Brilliant, subtle, nuanced, on point.
Given the value of the real estate next to Michelle Obama, viewers couldn’t help but wonder where the president was as Bill Clinton delivered his phenomenal speech at the second evening of the DNC. The space for his chair remained empty. Maybe the tension reported in the media was real, even though the White House revealed that Obama would watch Clinton’s speech “from the convention hall.” Maybe Michelle Obama was saving a seat for the man who wouldn’t sit down for Clinton, wouldn’t appear as a lesser light to the former two-term president.
Whatever the reason, for the second time in a week Barack Obama was invisible. The space between Michelle and Joe Biden was palpable, odd, noticeable.
Of course, Barack Obama dramatically hit the stage at the end of Clinton’s speech, famously hugging Clinton and shaking his hand. But in staging that empty space between the First Lady and the Vice President, the Obama election team visually managed the expectations of everyone in the hall and watching on TV. It was subtle and brilliant. It was a dig at the republican schtick and it succeeded where Eastwood’s empty chair failed.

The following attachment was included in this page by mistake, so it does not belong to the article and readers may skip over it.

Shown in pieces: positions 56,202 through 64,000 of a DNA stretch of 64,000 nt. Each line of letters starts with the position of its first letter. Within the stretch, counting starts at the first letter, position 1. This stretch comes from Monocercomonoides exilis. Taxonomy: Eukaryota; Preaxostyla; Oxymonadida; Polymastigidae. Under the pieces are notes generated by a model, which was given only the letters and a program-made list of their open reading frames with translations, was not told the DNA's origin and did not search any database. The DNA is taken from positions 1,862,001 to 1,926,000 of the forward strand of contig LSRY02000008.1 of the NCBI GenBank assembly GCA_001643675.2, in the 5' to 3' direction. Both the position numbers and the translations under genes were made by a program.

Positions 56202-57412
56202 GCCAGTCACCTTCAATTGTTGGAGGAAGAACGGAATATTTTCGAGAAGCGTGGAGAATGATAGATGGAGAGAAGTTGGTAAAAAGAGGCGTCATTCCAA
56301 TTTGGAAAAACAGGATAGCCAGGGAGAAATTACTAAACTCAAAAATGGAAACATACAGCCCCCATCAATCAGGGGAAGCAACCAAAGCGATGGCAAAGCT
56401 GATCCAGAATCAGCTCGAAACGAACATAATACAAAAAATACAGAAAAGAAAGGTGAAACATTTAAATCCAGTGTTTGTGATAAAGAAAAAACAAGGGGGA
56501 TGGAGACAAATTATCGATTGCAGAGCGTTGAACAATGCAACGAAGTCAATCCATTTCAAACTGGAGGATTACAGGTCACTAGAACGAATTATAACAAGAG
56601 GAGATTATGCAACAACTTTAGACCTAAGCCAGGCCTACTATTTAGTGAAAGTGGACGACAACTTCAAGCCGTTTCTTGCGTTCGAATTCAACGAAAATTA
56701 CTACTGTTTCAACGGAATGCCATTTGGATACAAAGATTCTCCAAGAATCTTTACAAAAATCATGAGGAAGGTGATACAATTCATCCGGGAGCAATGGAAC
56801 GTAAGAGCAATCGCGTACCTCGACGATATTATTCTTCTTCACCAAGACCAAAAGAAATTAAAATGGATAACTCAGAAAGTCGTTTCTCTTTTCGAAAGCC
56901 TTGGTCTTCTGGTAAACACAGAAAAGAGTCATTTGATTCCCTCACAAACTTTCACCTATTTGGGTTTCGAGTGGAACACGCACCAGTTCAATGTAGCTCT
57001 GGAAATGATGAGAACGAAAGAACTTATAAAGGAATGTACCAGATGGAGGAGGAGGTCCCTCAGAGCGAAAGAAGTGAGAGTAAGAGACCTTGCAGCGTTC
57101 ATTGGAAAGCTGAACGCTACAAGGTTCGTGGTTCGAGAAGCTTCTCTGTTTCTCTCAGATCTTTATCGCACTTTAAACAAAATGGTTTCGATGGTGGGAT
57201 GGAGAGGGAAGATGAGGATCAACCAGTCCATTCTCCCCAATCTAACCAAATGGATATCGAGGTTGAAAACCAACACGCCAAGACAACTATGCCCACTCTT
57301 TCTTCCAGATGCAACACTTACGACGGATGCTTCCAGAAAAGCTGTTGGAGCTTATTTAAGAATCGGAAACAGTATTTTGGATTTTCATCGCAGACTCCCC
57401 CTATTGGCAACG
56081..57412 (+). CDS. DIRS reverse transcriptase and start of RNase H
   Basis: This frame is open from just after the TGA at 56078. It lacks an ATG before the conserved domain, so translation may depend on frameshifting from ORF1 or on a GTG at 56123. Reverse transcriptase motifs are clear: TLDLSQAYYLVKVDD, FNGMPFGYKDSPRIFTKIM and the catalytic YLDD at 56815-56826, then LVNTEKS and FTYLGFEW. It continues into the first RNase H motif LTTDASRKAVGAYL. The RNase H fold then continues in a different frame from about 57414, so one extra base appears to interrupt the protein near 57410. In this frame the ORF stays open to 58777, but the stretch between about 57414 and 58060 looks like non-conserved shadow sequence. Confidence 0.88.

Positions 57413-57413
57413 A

When Eastwood spoke to the empty chair he failed because the GOP was unable to give flesh to the man they opposed. The empty chair was only real because it was there beside Eastwood and it was vacant. But it didn’t work, didn’t resonate because it wasn’t based on an authentic image of the president.
But when viewers looked at the empty seat between Michelle Obama and Joe Biden, they looked for Barack Obama. His presence was felt even though he was invisible. Instead of “what the hell is Eastwood doing,” each glimpse of the empty space begged an image of the man Clinton was extolling. But the campaign team managed an incredible visual trick of playing off media rumors and expectation that Obama needed the Big Dog to help him out of his hole, to manage his image and make his case. The space remained empty: there were no images of Barack Obama gratefully sitting for Bill Clinton. Instead, the flesh and blood president strolled out onto the stage at the end of the speech and received, of all things, a bow from his predecessor.
Nuanced stagecraft, but in a sea of authenticity, a brilliant dig at Tampa.
(credits: video still C-span, bottom photo: Chip Somodevilla/Getty Images. Caption: Former U.S. President Bill Clinton greets Democratic presidential candidate, U.S. President Barack Obama (L) on stage during day two of the Democratic National Convention at Time Warner Cable Arena on September 5, 2012 in Charlotte, North Carolina. The DNC that will run through September 7, will nominate U.S. President Barack Obama as the Democratic presidential candidate.)